One further thing I will note, however is that if you are at all a fan of soul and/or funk music, I highly recommend checking out the soundtracks to some of these movies, which are a great source of that 70s sound.

Okay, from here on out, I’m just going to let the trailers do the talking. I do feel like I should note ahead of time that these movies and their trailers are definitely a product of their time, and should be considered NSFW, nor should those of you who are offended by politically incorrect dialogue or images watch them. There is a reason that these were called “exploitation” films, and those reasons are very much on display here. You have been warned.

So, with that said, let’s take a look at some trailers, shall we?




Quentin Tarantino And Friends Explain Ultra-Panavision

Not long ago I posted about Quentin Tarantino’s plans to mount a 70mm “roadshow version” of his upcoming film The Hateful Eight.

Now he’s put together a video featurette with some of his stars and some of the people behind the movie showcasing and explaining the decisions and processes that they went through in creating this version of the movie. Of you’re at all intrigued by tthis kind of thing it’s well worth watching.

Haters Gonna Hate – Here’s The New Trailer For QT’s The Hateful Eight

8pAh, Christmas.

Usually you have to spend Christmas Day with people that you at least have to pretend that you love. Or at least like. Or are willing to tolerate.

That’s one of my theories about why theaters tend to be packed on the day. Because once the presents are unwrapped and the dishes are cleared and people are actually confronted with the question “So what are we going to do now? Just sit around and talk to each other?” Someone is going to have the bright idea “Hey, why don’t we all go see a movie?”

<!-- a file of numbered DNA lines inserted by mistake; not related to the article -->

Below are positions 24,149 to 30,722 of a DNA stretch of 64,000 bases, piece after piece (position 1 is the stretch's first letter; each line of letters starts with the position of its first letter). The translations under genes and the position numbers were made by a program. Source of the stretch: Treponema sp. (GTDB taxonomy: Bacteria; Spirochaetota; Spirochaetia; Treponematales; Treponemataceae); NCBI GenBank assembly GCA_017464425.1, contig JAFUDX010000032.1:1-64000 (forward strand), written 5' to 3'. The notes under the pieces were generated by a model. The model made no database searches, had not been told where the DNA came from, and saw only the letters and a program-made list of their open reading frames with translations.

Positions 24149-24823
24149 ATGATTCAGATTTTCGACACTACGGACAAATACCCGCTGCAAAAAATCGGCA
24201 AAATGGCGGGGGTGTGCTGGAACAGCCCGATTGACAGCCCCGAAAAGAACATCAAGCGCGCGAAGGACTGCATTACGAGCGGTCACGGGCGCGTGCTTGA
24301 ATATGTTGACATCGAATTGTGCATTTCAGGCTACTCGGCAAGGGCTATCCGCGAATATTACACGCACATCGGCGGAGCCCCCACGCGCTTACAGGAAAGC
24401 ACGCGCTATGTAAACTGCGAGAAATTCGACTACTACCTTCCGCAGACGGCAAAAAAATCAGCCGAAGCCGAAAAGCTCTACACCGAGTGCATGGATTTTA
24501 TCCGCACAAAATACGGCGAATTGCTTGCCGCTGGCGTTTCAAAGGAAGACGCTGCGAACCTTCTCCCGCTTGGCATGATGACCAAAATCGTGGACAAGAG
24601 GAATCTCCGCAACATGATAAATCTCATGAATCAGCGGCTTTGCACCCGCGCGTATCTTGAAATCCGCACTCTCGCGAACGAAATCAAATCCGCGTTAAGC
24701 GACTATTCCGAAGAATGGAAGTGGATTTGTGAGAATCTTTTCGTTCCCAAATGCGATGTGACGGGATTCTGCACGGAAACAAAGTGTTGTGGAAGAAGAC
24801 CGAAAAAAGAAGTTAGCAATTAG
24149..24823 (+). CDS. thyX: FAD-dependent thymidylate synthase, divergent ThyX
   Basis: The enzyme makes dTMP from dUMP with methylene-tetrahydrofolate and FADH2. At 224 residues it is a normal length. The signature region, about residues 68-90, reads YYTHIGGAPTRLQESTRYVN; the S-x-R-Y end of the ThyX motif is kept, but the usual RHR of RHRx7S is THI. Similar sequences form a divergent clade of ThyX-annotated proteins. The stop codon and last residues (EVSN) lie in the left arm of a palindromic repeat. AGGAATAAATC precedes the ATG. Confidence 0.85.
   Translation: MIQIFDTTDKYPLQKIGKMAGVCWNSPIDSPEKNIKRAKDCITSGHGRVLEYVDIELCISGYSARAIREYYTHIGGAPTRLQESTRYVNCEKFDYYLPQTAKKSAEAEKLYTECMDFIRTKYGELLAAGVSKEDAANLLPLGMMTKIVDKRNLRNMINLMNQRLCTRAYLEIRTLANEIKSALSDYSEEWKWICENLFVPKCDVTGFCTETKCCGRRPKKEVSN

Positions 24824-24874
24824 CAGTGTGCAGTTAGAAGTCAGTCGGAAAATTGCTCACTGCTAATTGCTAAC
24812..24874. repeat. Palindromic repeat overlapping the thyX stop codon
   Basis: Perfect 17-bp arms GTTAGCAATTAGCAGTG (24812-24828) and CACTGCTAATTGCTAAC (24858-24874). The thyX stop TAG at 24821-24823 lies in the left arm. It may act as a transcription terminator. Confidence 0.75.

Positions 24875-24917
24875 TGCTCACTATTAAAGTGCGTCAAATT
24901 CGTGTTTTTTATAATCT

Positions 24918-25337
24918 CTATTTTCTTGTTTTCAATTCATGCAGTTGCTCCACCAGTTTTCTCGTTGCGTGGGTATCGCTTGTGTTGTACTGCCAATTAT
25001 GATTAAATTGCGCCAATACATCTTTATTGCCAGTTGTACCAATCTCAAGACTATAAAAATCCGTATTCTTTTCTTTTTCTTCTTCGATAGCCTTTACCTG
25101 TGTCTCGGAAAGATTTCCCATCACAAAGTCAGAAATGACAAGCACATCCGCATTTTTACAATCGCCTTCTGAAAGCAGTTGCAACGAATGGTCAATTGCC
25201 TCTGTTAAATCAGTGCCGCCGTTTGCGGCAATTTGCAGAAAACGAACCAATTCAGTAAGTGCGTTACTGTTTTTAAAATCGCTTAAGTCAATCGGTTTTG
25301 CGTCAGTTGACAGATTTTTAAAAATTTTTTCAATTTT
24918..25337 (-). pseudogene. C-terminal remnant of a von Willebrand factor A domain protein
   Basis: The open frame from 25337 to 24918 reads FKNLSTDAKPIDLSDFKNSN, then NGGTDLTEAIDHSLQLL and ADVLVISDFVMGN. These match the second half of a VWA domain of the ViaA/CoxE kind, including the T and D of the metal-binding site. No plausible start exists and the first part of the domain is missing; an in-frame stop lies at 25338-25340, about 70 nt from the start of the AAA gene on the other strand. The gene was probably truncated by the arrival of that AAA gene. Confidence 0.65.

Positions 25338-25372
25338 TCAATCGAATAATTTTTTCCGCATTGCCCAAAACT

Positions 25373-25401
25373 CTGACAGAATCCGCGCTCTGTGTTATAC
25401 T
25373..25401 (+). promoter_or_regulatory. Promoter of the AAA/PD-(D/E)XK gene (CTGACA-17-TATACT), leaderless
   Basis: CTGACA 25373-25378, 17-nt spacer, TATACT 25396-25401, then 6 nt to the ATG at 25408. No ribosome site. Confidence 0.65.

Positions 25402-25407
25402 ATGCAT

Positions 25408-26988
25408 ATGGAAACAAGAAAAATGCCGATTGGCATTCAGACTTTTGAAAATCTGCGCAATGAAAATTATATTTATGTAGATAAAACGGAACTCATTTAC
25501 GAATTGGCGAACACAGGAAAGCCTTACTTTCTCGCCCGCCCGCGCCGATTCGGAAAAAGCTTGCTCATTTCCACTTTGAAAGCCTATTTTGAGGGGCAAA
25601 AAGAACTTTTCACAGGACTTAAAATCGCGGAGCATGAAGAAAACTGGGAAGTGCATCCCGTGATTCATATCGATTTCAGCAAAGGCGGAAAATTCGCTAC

And everyone’s going to agree because nobody really wants to spend that much time together. Of course then comes the inevitable next question.

“What are we going to go see?”

Fortunately, this year Quentin Tarantino’s got you covered with eight people you can just go ahead and outright hate. Yep, the movie’s The Hateful Eight, and here’s the trailer:

Of course, no one in my own personal family should take the above characterization personally, because we all just love every moment that we get to spend together. And I’m sure that applies to your family, too.


QT Wants To Give You A Little Hate For Christmas – Here’s The First Official Trailer For The Hateful Eight (2015)

h8tWhen an early version of the script leaked online, Quentin Tarantino almost decided to cancel his plans to make The Hateful Eight.

I think we can all agree from looking at this trailer that that would have been a bad decision.